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29 January 2018
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My Story

Chris Y

I was diagnosed with PMR in January 2005 (age 55) and started on 15mg prednisolone/day. My GP tried to reduce the dose too quickly and the symptoms returned.

I requested a referral to a rheumatololgy consultant locally, who I knew had expertise in the management of PMR. Under her guidance a slow reduction of 1mg a month began although she warned me that in “younger” patients, PMR often ran a longer, more aggressive course. It was a slower than hoped for reduction, and I was “stuck” for a long time at 5mg, but by March 2010 I was down to 3mg daily and feeling better than I had for a long time.

In June 2010 I began to feel increasingly tired and “not quite right” - my ESR and CRP had crept up above the normal range but not to a worrying level. By August I was breathless on exertion and experiencing very fast heart rates even at rest; night sweats; dry cough; flitting joint pains and feeling generally unwell and very tired. At this time my inflammatory markers were highly elevated to a worrying level.

It took another 3 months and a PET CT scan to diagnose an atypical presentation of GCA without temporal artery involvement. All my major arteries were affected. At the beginning of December 2010, I was given a large intramuscular dose of the prednisolone equivalent and then started on 40mg pred daily plus azathioprine 100mg daily.

I found the high dose pred difficult to cope with as I didn't sleep well and also often had a heart rate of 100 which seemed to be triggered after eating. This was controlled well with low doses of propanolol. As I got down to 25mg pred in February (reducing by 5mg every two weeks), the sleep and heart rate settled and I started to feel better.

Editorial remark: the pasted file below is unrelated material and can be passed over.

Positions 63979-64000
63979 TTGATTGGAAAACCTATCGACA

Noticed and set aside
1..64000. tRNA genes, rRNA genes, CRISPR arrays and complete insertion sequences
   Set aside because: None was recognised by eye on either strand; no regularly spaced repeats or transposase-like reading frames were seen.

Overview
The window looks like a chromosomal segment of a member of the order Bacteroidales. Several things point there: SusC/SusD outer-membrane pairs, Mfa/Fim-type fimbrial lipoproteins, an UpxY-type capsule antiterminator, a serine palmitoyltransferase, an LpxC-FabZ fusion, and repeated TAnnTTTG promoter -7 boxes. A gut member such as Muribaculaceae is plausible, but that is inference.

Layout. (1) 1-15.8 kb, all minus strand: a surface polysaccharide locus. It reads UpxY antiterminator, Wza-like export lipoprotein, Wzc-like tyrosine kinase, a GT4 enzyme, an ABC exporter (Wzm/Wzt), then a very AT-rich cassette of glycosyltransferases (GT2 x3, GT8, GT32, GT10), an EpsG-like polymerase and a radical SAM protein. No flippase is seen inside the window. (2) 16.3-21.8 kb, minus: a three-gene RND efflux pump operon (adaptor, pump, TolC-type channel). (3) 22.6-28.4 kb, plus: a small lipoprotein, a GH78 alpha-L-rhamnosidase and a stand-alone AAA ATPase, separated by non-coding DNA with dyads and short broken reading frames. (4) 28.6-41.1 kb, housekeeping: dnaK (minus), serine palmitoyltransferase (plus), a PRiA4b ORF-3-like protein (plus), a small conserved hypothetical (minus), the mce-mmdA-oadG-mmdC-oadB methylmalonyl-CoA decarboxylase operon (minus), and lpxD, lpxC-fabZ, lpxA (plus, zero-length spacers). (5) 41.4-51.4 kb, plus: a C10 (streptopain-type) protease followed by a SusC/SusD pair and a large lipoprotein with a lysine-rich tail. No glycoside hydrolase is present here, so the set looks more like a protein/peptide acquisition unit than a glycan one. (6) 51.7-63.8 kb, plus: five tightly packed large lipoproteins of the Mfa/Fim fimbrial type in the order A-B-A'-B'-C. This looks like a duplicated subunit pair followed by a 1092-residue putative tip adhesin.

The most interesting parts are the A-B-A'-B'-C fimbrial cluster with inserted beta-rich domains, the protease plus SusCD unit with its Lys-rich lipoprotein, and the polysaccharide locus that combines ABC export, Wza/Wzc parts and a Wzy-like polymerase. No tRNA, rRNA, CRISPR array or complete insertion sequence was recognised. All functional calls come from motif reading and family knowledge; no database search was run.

In April 2011, I began to feel overwhelmingly tired and unwell most of the day. The azathioprine was stopped as the inflammatory markers were not elevated and over a period of 4 weeks I gradually felt better. My consultant then advised weekly methotrexate (mtx) as an alternative to the daily azathioprine, to be able to reduce the pred levels more quickly. I am two weeks into this new regime (pred at 15 mg daily) and after the first dose of mtx I experienced 24 hours of fatigue, dry mouth and nausea but this was much less after the second dose a week later. It helped tremendously to be able to talk to Catie P who had been taking methotrexate for some time and to hear her experience of it. As I still work two days a week, I now know I have to time the weekly mtx dose so that the following day I have nothing planned and can have a quiet day if I need to.

I have the found the website extremely helpful – just knowing that others have had similar experiences with the condition and the treatment is enormously reassuring. Managing GCA has been a big learning curve and I have had to readjust my life to take account of the fatigue which continues to be one of the biggest features for me. I try not to “fight it” but to pace myself sensibly to keep as fit as I can while allowing my body to try and stabilise itself.

Chris Y

 

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